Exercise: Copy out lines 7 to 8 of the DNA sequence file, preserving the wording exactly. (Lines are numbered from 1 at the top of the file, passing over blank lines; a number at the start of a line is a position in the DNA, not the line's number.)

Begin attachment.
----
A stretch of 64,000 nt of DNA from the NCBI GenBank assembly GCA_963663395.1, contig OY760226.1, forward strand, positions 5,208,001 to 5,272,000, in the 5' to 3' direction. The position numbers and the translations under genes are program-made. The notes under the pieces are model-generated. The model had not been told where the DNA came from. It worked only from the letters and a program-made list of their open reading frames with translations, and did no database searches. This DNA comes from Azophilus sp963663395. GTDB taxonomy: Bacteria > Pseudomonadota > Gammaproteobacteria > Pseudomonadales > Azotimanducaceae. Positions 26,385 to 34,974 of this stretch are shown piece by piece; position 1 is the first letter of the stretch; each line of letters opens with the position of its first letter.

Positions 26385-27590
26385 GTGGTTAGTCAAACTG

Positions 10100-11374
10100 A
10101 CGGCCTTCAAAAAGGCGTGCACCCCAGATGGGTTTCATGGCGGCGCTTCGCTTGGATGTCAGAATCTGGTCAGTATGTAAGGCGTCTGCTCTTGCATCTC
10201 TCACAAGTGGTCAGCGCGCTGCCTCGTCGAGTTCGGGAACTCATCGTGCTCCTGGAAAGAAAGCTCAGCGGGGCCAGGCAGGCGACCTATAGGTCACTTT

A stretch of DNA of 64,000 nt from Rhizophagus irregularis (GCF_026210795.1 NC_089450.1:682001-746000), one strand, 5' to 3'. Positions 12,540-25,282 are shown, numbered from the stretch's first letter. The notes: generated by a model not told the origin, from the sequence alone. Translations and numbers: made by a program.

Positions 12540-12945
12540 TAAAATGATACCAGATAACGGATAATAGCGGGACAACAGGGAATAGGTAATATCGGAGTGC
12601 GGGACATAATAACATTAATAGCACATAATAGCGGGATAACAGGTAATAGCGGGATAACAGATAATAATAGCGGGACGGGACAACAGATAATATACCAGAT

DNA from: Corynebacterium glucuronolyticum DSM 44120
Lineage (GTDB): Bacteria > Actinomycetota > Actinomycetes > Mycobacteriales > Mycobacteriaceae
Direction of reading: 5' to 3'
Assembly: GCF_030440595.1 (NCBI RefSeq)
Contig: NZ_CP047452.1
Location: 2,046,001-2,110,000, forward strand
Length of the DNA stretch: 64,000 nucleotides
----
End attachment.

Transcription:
10201 TCACAAGTGGTCAGCGCGCTGCCTCGTCGAGTTCGGGAACTCATCGTGCTCCTGGAAAGAAAGCTCAGCGGGGCCAGGCAGGCGACCTATAGGTCACTTT

A stretch of DNA of 64,000 nt from Rhizophagus irregularis (GCF_026210795.1 NC_089450.1:682001-746000), one strand, 5' to 3'. Positions 12,540-25,282 are shown, numbered from the stretch's first letter. The notes: generated by a model not told the origin, from the sequence alone. Translations and numbers: made by a program.